Why have many researching arthroplasty flanked human studies? A team of researchers at the Massachusetts Institute of Technology believes that the problem lies in the drug’s short half-life in the sick leader. So they decided to design a material that could help drugs penetrate deeper into cartilage generating tissues, and they have returned with promising animal results.
The MIT engineers thought that many drugs were washed away from the joint before they even reached chondrocytes, which are cells that produce cartilage. They designed a round-shaped “nanocarrier” to overcome this barrier. The molecule contains many branch-like structures called dendrimers, which are positively charged at their tips. It allows them to bind to the negatively charged cartilage for diffusion, the team explained in the journal Science Translational Medicine.
In order to help the molecules move deeper into the tissue, researchers employed a water-loving polymer called PEG that could partially cover the positive charge as they move. In this manner, the charged molecules can short-circuit from the cartilage and deeper into diseased tissues.
“We found an optimal charging range so that the material can both bind the tissue and bind to further diffusion and not be so strong that it just sticks to the surface,” says Brett Geiger, paper-leading author, in a statement.
The dendrimeral nanopartikelen is the only vehicle, but needs an active therapeutic as a passenger. In its study, MIT researchers used an experimental drug called insulin-like growth factor 1 (IGF-1), which is a protein that stimulates the growth of many tissues, including cartilage.
In rat models of osteoarthritis, researchers found that nanocarrier-bound IGF-1 had a half-life of approximately four days, which is 10 times longer than IGF-1 alone. Furthermore, the concentration of drug remained in the rodent’s knee joint high enough to give a therapeutic effect for about 30 days, the team reported. What was translated to bee tore cartilage recovery, and decreases in joint inflammation and bone pores, compared to IGF-1 alone, said the team.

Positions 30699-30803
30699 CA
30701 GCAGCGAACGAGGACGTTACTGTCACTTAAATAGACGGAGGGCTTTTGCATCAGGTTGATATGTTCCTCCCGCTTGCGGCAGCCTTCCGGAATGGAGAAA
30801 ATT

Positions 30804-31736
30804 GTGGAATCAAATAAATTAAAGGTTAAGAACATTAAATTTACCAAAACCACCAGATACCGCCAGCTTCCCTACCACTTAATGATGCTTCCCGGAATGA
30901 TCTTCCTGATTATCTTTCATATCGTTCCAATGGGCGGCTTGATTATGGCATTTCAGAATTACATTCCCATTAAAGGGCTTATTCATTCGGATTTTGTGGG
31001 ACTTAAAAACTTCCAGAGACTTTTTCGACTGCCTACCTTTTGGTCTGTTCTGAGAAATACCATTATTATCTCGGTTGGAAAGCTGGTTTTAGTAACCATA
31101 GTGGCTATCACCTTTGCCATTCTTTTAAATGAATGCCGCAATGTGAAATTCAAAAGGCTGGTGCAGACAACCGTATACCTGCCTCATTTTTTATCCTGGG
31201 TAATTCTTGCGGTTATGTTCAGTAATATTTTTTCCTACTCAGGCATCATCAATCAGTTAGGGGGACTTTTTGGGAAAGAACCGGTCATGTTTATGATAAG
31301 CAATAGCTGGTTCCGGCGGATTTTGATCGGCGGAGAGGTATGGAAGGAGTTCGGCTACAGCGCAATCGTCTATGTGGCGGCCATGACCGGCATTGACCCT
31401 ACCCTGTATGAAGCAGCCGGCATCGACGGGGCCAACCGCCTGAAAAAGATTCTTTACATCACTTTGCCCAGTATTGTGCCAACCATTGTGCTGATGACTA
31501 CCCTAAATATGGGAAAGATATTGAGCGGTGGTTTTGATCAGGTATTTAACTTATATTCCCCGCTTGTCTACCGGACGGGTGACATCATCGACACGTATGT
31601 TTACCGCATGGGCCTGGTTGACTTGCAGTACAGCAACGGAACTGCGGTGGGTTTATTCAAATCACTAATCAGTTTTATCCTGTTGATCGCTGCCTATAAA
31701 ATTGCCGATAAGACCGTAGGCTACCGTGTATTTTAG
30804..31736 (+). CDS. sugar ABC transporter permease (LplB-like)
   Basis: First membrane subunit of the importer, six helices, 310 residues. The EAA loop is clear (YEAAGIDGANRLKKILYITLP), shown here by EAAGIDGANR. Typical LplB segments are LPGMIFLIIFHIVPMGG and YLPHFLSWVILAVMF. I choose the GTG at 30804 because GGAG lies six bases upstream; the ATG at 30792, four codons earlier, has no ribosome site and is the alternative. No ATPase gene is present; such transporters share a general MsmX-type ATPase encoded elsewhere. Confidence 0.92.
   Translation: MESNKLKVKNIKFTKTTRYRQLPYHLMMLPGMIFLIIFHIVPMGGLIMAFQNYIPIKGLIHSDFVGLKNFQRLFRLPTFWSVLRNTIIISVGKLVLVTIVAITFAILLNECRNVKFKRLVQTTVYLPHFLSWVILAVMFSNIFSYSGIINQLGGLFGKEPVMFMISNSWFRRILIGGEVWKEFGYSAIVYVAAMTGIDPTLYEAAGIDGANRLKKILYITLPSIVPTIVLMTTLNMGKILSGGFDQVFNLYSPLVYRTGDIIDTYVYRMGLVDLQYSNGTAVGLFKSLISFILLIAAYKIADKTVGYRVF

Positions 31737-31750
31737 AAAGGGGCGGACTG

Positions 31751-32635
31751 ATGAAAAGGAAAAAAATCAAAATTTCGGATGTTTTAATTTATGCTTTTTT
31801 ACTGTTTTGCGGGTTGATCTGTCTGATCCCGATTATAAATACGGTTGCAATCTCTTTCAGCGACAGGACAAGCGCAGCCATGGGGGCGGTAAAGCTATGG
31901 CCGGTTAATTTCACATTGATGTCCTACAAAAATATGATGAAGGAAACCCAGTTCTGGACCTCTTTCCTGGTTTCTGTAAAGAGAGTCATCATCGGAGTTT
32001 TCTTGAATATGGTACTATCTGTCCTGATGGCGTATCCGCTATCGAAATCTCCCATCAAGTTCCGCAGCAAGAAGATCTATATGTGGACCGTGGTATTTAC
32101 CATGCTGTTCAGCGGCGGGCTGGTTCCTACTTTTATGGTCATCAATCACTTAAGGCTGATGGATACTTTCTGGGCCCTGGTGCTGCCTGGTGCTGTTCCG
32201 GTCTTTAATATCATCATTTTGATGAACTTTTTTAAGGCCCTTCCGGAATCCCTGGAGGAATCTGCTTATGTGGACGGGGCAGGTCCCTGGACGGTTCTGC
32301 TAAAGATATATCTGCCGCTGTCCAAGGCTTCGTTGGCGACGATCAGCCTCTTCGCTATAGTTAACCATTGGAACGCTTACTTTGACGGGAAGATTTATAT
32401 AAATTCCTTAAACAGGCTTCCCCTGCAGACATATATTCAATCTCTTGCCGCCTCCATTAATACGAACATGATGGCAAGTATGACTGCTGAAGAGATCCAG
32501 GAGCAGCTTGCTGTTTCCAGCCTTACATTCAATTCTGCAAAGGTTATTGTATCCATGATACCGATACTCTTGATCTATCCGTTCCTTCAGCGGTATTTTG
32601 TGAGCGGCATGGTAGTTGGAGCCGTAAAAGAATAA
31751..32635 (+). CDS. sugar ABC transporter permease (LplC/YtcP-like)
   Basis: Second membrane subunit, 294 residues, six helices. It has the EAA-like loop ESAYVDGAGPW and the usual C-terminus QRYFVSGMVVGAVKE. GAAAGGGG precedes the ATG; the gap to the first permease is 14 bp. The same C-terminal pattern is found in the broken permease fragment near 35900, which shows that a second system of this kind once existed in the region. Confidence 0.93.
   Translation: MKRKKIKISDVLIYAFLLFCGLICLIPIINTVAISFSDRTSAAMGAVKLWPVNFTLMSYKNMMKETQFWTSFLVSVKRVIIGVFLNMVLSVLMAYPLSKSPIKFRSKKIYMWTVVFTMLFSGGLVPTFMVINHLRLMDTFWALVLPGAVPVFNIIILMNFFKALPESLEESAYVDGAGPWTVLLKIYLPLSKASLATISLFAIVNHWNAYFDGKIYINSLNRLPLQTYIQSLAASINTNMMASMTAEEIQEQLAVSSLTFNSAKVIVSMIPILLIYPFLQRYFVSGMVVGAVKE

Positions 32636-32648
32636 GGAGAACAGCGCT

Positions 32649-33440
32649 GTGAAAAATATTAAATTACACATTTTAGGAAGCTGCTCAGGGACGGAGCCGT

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MIT researchers hope that their technology can ever be used to improve arthritis treatment that addresses the underlying cartilage problem. So to further prove the benefits of their methodology, researchers have moved to large animal models. The tested combination particle of cows, having a cartilage similar to the thickness of the human being, observed that the drug could penetrate into cartilage in two days.
“It’s a very difficult thing to do. Drugs will usually be cleaned before they can move much of the cartilage,” says Geiger. “When you start thinking about translating this technique from studies on rats to larger animals and in Today people, this technique depends on its success due to its ability to work in thicker cartilage. “
At present, the material is developing to treat osteoarthritis caused by traumatic injury, but scientists believe that it could also be used in the older age-related indication. And they plan to pair the carrier with other drugs, such as those that block inflammatory cytokines, DNA or RNA.